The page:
Running out of $$ is what usually gets (forces?) me to open up to any job possibilities (gotta love those 0's in your bank account...and not in a good way!). While I try to focus on what I want, family and friends encourage me to "take anything you can get at this point!" Then the guilt sets in, that you're unemployed and not bringing in any money to support your family because you're trying to keep your focus instead of "keep your options open."

I guess that's the main "gripe" (if you want to call it that) that I had about your post; the fact that there are so many factors that can push or force someone to lose focus and open up to anything. It's not just "I can't find a job and I want one!" Sometimes, yes, that's the case. Other times, there's more to it than that.

I appreciate your offer of direct support. I've been following your blog for a while (and I have your great eBook), however, and I know that you deal with clients looking for people much more experienced than I am. I'm a new(ish) college graduate looking for entry-level IT work. Maybe if you could point me towards a recruiter that had more focus on that area? You can find more information about me on LinkedIn; I left a comment on your pdxMindShare link to this blog post.

August 24, 2012 | Unregistered CommenterMatt Corbett

While I can't answer definitively "how wide is too wide," I can suggest that, if you have your sights set on a relatively specific role, industry or career path, it's much easier to allocate your energy and time and get traction toward that, as opposed if you're trying to allocate energy and time across 4-5 different things.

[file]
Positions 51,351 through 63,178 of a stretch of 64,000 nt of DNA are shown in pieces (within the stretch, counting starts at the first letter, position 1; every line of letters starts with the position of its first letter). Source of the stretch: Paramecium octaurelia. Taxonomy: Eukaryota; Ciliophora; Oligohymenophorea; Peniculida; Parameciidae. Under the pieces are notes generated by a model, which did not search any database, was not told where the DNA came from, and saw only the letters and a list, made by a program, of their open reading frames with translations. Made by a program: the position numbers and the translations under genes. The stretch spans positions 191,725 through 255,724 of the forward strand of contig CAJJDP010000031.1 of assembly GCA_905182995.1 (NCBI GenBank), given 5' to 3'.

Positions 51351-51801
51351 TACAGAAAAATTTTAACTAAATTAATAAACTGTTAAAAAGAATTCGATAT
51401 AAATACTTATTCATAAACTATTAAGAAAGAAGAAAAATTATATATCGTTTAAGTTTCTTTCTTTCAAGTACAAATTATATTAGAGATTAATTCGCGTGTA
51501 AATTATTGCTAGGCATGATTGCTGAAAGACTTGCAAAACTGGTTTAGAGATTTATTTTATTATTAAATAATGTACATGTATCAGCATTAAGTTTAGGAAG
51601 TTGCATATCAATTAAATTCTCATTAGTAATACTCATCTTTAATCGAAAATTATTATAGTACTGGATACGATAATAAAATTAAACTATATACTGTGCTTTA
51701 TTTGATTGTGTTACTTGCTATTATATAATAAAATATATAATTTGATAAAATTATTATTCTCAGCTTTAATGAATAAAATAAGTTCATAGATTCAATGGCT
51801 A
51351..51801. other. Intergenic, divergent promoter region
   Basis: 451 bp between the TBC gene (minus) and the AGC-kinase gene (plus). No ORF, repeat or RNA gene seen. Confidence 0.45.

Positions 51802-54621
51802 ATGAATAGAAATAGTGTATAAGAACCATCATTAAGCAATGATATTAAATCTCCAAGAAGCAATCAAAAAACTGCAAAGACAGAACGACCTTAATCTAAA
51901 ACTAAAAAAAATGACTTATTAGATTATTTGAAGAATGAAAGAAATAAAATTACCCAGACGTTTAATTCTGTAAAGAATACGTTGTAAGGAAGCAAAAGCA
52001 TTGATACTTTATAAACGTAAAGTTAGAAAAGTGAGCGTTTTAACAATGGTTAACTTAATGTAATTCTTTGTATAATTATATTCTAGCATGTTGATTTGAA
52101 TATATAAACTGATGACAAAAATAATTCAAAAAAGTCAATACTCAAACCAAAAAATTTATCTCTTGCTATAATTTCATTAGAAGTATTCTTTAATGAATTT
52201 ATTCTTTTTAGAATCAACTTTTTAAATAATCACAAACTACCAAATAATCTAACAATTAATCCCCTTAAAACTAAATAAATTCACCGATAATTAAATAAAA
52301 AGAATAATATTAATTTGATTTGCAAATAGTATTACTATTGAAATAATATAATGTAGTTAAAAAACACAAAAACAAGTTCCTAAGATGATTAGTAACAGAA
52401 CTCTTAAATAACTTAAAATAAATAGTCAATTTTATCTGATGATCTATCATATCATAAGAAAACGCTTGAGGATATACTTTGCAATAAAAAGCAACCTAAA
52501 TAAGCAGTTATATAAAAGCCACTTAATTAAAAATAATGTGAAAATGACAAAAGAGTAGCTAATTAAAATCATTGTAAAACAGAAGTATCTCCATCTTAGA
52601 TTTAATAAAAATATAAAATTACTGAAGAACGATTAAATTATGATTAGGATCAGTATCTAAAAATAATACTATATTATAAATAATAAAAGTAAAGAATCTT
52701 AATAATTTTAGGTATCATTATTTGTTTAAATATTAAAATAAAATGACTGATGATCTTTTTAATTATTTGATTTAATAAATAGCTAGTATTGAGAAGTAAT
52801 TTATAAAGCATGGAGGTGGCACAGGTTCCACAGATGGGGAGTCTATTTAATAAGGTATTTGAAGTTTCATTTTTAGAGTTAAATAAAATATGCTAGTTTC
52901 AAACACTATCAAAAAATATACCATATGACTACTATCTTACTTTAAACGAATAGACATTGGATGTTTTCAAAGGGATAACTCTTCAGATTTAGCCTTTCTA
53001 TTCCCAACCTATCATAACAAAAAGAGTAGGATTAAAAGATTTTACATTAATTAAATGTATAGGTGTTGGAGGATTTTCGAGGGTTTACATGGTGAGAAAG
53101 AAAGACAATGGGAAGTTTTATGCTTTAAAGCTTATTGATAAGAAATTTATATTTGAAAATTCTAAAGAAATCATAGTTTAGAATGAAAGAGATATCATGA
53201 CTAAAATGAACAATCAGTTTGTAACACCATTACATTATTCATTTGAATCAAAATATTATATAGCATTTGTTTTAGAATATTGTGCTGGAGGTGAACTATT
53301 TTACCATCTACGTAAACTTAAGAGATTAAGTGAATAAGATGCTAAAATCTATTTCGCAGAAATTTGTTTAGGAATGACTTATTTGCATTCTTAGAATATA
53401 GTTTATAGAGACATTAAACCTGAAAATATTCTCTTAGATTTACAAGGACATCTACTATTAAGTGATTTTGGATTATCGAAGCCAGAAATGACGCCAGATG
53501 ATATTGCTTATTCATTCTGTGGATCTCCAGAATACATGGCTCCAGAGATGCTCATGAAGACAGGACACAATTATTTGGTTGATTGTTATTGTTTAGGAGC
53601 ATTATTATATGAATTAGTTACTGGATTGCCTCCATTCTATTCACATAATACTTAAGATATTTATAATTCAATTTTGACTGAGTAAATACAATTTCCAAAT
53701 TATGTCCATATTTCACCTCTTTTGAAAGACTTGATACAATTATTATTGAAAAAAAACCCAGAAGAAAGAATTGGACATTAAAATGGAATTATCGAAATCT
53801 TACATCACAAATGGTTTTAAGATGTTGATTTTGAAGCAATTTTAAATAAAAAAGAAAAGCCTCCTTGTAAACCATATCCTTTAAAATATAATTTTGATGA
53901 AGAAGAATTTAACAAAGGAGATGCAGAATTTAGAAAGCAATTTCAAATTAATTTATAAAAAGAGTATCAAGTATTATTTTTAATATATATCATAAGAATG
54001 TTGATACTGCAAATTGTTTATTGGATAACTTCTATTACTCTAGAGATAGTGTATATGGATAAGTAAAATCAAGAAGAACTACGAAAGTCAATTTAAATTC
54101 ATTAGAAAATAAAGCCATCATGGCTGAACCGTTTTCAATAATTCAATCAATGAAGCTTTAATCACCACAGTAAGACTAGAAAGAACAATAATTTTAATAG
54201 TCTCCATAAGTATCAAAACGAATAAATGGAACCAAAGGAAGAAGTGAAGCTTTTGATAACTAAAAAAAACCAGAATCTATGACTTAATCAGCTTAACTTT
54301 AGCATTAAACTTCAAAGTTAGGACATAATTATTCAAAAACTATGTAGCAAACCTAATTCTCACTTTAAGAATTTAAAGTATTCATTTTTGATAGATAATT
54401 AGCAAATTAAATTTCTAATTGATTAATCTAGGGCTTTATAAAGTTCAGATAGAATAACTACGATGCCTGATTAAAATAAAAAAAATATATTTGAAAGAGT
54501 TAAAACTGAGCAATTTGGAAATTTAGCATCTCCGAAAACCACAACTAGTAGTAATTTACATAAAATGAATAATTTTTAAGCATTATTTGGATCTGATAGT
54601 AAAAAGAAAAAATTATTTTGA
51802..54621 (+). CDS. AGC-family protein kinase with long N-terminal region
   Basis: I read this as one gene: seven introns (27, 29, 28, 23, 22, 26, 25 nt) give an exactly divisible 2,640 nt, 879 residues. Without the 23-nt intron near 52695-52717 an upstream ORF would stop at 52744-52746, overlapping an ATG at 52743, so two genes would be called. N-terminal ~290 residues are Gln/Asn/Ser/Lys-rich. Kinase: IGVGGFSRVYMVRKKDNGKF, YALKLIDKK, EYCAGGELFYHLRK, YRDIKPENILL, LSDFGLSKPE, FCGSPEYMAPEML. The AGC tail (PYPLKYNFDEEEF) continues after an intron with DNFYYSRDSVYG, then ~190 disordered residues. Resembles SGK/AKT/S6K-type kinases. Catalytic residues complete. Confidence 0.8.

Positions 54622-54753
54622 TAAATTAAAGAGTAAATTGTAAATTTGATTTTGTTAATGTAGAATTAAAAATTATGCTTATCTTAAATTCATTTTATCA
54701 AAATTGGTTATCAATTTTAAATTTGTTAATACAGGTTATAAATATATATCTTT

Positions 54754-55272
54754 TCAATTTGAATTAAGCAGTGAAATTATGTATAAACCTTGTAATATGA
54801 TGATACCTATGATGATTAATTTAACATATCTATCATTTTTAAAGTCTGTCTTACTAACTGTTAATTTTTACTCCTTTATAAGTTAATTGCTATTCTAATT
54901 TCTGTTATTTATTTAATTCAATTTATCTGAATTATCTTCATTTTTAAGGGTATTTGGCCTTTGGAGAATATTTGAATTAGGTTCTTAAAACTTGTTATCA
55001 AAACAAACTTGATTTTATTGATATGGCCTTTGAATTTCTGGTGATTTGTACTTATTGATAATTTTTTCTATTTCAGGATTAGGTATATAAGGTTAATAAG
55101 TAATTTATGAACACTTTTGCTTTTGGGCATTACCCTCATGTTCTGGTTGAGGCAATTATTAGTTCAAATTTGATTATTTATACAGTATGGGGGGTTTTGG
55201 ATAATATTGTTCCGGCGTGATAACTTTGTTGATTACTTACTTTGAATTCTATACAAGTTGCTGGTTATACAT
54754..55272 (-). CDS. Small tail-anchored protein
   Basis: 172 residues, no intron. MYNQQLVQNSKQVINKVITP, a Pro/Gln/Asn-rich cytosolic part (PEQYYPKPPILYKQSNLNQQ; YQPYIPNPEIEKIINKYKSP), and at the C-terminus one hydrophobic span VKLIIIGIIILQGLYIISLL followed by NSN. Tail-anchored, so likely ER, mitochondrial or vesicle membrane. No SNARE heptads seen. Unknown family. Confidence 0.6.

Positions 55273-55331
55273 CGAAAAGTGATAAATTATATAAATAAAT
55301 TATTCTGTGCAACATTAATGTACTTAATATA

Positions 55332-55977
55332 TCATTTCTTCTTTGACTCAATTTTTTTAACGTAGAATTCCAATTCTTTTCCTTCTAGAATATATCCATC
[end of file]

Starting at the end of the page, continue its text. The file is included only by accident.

Now, I say that in recognition of what you reference above - Most of us need to have some sort of consistent income to keep the roof over our heads and everyone in the family fed. So sometimes, it's not the world's most simple answer on how to best proceed.

One thing you may consider, assuming you have your sights set on "the ideal job" but are finding the path a little lengthier than you're able to endure? Find a j-o-b job -- something that maybe comes easy to you and/or doesn't require all of your time. In doing so, you can have a consistent income and still have time and energy for activities that can lead you to the job you truly want. Again, that's not "keeping your options open" per se; that's a deliberate, strategic move designed to keep you moving toward the option you want.

As for a local (Portland) IT-oriented recruiter? Definitely introduce yourself to the folks at Edgelink. Very respected technology firm here in town.

August 28, 2012 | Unregistered CommenterJenny